Drugs developed to inhibit an enzyme believed to cause cancer — a strategy that failed — could possibly be an effective therapy to help halt the ravages of Alzheimer's disease, say scientists at Harvard and the University of California at San Diego.
In a study published in Science Signaling magazine
, the researchers reported that while the cancer drugs failed to pass clinical trials, they could aide late-onset Alzheimer's sufferers by affecting mutations of a gene believed to promote the disease.
In experiments with mice, the scientists were able to halt neurodegeneration in the rodents' genes which led to Alzheimer's.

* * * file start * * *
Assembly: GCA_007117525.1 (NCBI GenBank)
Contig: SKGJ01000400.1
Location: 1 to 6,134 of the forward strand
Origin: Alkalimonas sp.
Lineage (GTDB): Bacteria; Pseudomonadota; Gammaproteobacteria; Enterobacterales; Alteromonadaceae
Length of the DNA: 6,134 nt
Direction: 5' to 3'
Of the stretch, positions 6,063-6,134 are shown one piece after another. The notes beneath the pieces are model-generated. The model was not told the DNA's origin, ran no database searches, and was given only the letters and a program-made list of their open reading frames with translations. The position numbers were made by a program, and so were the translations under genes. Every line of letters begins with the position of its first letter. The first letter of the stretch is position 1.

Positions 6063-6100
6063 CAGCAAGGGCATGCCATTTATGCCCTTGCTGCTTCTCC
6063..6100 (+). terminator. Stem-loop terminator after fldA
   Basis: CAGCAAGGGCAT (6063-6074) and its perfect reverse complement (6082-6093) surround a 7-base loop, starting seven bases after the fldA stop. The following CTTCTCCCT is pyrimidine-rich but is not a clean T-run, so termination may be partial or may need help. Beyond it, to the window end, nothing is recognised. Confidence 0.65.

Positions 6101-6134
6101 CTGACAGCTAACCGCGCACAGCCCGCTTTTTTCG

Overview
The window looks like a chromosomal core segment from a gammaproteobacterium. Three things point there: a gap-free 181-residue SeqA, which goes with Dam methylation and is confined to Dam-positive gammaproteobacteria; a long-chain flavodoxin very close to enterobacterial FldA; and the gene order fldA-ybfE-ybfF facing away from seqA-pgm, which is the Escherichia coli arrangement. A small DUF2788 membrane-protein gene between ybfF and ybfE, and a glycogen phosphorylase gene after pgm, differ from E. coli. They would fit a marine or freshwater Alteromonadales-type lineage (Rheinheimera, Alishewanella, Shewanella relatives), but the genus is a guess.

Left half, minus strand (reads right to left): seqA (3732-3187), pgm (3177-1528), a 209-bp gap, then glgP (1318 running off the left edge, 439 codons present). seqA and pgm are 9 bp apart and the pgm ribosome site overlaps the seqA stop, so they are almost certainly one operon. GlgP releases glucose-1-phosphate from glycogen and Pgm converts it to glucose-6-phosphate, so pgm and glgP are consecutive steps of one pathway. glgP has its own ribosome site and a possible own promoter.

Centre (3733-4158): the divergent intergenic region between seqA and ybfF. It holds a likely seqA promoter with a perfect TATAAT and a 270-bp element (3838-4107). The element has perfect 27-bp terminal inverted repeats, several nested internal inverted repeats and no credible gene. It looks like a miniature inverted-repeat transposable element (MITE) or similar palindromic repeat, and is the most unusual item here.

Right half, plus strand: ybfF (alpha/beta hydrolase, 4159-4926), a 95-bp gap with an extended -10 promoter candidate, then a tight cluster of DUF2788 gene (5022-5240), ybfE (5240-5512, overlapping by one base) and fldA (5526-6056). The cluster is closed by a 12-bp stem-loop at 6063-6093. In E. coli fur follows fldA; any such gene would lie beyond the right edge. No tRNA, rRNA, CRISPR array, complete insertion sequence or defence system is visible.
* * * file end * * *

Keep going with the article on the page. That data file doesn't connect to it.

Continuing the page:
Alzheimer's, a chronic neurodegenerative disease which causes memory loss, speech problems, disorientation and mood swings, affected a staggering 48 million people worldwide last year.
Notables who have been hit by the disease include Ronald Reagan, Glenn Campbell, Charles Bronson, Charlton Heston, James Stewart, Rosa Parks, Perry Como, and Norman Rockwell.
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